2. Physiological psychology
5. Gestalt psychology
7. Tests and Measurements
8. Development psychology
9. Social psychology
10. Psychiatry and mental health
11. Forensic psychology and criminology
12. Psychology, religion and phenomenology
14. Industrial Psychology
Psychology, scientific study of behavior and experience—that is, the study of how human beings and animals sense, think, learn, and know. Modern psychology is devoted to collecting facts about behavior and experience and systematically organizing such facts into psychological theories. These theories aid in understanding and explaining people’s behavior and sometimes in predicting and influencing their future behavior.
Psychology, historically, has been divided into many subfields of study; these fields, however, are interrelated and frequently overlap. Physiological psychologists, for instance, study the functioning of the brain and the nervous system, and experimental psychologists devise tests and conduct research to discover how people learn and remember. Subfields of psychology may also be described in terms of areas of application. Social psychologists, for example, are interested in the ways in which people influence one another and the way they act in groups. Industrial psychologists study the behavior of people at work and the effects of the work environment. School psychologists help students make educational and career decisions. Clinical psychologists assist those who have problems in daily life or who are mentally ill.
History . The science of psychology developed from many diverse sources, but its origins as a science may be traced to ancient Greece.
Philosophical Beginnings. Plato and Aristotle, as well as other Greek philosophers, took up some of the basic questions of psychology that are still under study: Are people born with certain skills, abilities, and personality, or do all these develop as a result of experience? How do people come to know the world? Are certain ideas and feelings innate, or are they all learned?
Such questions were debated for many centuries, but the roots of modern psychological theory are found in the 17th century in the works of the French philosopher Ren Descartes and the British philosophers Thomas Hobbes and John Locke. Descartes argued that the bodies of people are like clockwork machines, but that their minds (or souls) are separate and unique. He maintained that minds have certain inborn, or innate, ideas and that these ideas are crucial in organizing people’s experiencing of the world. Hobbes and Locke, on the other hand, stressed the role of experience as the source of human knowledge. Locke believed that all information about the physical world comes through the senses and that all correct ideas can be traced to the sensory information on which they are based.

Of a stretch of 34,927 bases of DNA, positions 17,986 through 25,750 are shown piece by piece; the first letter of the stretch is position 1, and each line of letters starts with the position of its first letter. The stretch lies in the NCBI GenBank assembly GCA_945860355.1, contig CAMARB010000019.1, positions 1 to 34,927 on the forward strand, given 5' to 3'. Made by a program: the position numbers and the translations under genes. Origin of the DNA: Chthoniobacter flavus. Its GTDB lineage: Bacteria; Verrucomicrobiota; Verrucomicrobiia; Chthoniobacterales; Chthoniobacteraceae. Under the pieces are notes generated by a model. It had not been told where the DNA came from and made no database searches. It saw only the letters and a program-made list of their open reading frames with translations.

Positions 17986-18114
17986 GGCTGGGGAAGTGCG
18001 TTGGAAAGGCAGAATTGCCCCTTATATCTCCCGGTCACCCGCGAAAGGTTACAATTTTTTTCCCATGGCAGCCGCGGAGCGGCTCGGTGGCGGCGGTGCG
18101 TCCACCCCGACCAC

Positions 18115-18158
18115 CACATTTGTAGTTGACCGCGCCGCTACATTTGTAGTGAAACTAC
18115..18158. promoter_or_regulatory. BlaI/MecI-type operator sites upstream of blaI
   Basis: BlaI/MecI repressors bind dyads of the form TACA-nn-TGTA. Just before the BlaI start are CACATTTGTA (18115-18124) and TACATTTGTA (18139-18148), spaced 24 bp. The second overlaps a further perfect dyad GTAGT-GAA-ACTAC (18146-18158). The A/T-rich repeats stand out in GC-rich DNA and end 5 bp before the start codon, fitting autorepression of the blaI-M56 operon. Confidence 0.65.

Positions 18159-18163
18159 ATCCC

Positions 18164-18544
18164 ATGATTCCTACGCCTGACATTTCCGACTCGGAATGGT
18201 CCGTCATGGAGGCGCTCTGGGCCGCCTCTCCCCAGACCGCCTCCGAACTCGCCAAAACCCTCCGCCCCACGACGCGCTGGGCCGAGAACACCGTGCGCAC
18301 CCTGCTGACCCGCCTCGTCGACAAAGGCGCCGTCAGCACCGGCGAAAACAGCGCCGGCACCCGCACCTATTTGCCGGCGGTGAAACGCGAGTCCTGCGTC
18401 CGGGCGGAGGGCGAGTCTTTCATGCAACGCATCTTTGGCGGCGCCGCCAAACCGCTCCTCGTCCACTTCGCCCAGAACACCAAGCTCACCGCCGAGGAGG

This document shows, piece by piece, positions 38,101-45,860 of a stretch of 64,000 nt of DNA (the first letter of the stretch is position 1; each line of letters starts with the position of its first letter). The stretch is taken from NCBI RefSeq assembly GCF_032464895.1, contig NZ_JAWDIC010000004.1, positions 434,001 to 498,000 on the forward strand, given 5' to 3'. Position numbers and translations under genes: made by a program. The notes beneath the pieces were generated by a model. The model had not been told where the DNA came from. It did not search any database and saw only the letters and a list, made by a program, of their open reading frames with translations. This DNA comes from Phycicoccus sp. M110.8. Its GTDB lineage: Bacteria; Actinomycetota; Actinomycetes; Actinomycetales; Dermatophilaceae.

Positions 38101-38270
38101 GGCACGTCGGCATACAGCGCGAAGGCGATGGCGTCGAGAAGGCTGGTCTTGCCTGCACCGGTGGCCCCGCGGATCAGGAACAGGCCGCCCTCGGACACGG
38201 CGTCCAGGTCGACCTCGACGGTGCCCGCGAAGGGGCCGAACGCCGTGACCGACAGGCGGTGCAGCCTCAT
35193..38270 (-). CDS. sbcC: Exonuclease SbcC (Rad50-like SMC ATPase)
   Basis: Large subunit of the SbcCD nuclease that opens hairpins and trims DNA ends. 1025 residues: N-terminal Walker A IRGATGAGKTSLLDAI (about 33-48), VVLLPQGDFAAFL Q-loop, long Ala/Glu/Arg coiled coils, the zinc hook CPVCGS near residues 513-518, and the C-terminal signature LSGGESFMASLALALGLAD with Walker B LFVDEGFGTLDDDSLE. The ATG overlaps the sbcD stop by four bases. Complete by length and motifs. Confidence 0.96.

Most modern psychology developed along the lines of Locke’s view. Some European psychologists who studied perception, however, held onto Descartes’s idea that some mental organization is innate, and the concept still plays a role in theories of perception and cognition.
Against this philosophical background, the field that contributed most to the development of scientific psychology was physiology—the study of the functions of the various organ systems of the body. The German physiologist Johannes Miller tried to relate sensory experience both to events in the nervous system and to events in the organism’s physical environment. The first true experimental psychologists were the German physicist Gustav Theodor Fechner and the German physiologist Wilhelm Wundt. Fechner developed experimental methods for measuring sensations in terms of the physical magnitude of the stimuli producing them. Wundt, who in 1879 founded the first laboratory of experimental psychology in Leipzig, Germany, trained students from around the world in this new science.
Physicians who became concerned with mental illness also contributed to the development of modern psychological theories. Thus, the systematic classification of mental disorders developed by the German psychiatric pioneer Emil Kraepelin remains the basis for methods of classification that are now in use. Far better known, however, is the work of Sigmund Freud, who devised the system of investigation and treatment known as psychoanalysis. In his work, Freud called attention to instinctual drives and unconscious motivational processes that determine people’s behavior. This stress on the contents of thought, on the dynamics of motivation rather than the nature of cognition in itself, exerted a strong influence on the course of modern psychology.
Modern psychology still retains many aspects of the fields and kinds of speculation from which it grew. Some psychologists, for example, are primarily interested in physiological research, others are medically oriented, and a few try to develop a more encompassing, philosophical understanding of psychology as a whole. Although some practitioners still insist that psychology should be concerned only with behavior—and may even deny the meaningfulness of an inner, mental life—more and more psychologists would now agree that mental life or experience is a valid psychological concern.
The areas of modern psychology range from the biological sciences to the social sciences.
2. Physiological psychology
The study of underlying physiological bases of psychological functions is known as physiological psychology. The two major communication systems of the body—the nervous system and the circulatory system—are the focus of most research in this area.
The nervous system consists of the central nervous system (the brain and the spinal cord) and its outlying neural network, the peripheral nervous system; the latter communicates with the glands and muscles and includes the sensory receptors for seeing, hearing, smelling, tasting, touching, feeling pain, and sensing stimuli within the body. The circulatory system circulates the blood and also carries the important chemical agents known as hormones from the glands to all parts of the body. Both these communication systems are very important in overall human behavior.